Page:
Former Split Enz bassist helps to see opening of new music block at old school
An esteemed Kiwi musician has been instrumental in bringing a new building to life at his old school.
Mike Chunn, the original bass player of the legendary Split Enz, has helped see the establishment of Sacred Heart College's new music department, the School of Imagination.
Designed by Jasmax architects, it incorporates recording studios and a 250-seat theatre.
The Auckland school officially opened the building on April 7 with a ceremony which was attended by the Catholic Bishop of Auckland.
Glendowie's Sacred Heart College boasts an impressive musical alumni which includes Dave Dobbyn and brothers Tim and Neil Finn.
However Chunn said music wasn't a subject when he attended in the 1960s.
He recalls sneaking off with Tim Finn and other classmates to pretend to practice piano because that was the only instrument they were encouraged to pursue.
"But it wasn't [piano], we were just dreaming of being The Beatles," Chunn said.
As a result, he and the likes of Finn didn't take music seriously until after they left school.
"I always thought that songwriting and making records and doing rock and roll shows should be part of what a teenager does."
Chunn has been advocating the development of the School of Imagination due to his desire to see musical innovation fostered in the school.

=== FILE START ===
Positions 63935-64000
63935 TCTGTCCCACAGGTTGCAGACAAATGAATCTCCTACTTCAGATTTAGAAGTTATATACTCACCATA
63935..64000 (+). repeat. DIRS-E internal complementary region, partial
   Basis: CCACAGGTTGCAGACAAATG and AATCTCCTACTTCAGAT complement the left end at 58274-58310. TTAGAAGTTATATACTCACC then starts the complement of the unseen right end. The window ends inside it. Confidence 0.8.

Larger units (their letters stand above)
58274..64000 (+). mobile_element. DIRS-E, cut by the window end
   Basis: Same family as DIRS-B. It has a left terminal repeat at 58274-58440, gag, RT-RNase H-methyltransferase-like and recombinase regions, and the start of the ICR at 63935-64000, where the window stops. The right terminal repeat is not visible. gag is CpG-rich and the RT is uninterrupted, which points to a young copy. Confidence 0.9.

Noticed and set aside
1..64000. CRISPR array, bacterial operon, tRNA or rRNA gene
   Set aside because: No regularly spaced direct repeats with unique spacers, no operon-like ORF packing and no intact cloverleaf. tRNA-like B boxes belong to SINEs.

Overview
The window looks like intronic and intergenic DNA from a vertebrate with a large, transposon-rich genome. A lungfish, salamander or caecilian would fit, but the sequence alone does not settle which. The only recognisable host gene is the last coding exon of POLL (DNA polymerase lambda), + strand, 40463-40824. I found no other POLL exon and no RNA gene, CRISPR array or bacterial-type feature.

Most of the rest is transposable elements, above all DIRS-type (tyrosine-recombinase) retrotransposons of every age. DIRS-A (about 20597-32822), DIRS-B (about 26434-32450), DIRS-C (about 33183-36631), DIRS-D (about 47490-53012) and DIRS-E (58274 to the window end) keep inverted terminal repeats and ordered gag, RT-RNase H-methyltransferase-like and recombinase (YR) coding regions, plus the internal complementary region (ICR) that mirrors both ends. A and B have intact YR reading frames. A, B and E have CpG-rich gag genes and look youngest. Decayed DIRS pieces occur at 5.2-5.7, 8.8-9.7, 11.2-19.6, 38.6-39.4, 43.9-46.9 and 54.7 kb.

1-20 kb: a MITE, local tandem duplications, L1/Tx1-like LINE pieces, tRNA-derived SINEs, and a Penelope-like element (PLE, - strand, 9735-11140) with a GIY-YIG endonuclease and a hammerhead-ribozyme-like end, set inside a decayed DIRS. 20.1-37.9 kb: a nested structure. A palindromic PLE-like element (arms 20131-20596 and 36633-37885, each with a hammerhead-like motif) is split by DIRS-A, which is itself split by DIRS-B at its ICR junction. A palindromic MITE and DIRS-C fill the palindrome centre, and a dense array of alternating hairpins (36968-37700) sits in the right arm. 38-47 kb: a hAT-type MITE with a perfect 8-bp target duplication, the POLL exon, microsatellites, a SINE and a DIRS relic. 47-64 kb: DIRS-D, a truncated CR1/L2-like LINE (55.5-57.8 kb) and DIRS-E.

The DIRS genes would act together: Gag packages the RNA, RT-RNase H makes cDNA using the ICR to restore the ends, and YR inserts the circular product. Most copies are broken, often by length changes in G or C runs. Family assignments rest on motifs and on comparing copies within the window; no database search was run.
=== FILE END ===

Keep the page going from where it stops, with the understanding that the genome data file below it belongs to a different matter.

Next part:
"Now that we've given them a field to play on they'll go into the recording studio and start making records of songs that they have written and all the crafts that come with it," he said.
"It's a whole environment of where the imagination, creativity and everything is on fire.
"To me the School of Imagination is a model for what every school should have."
Chunn is the founder of Play It Strange, a charitable trust that develops musical and writing skills at secondary school level.
He said this was done with the vision of seeing songwriting embraced in the NCEA curriculum.
The goal finally came to fruition last year, with songwriting now being an official achievement standard.
"I think that has given young songwriters a world in which they are legitimately able to write songs, have them assessed and their classmates will get to hear them," Chunn said.
"People listen to it and you feel empowered by your pursuit of that craft."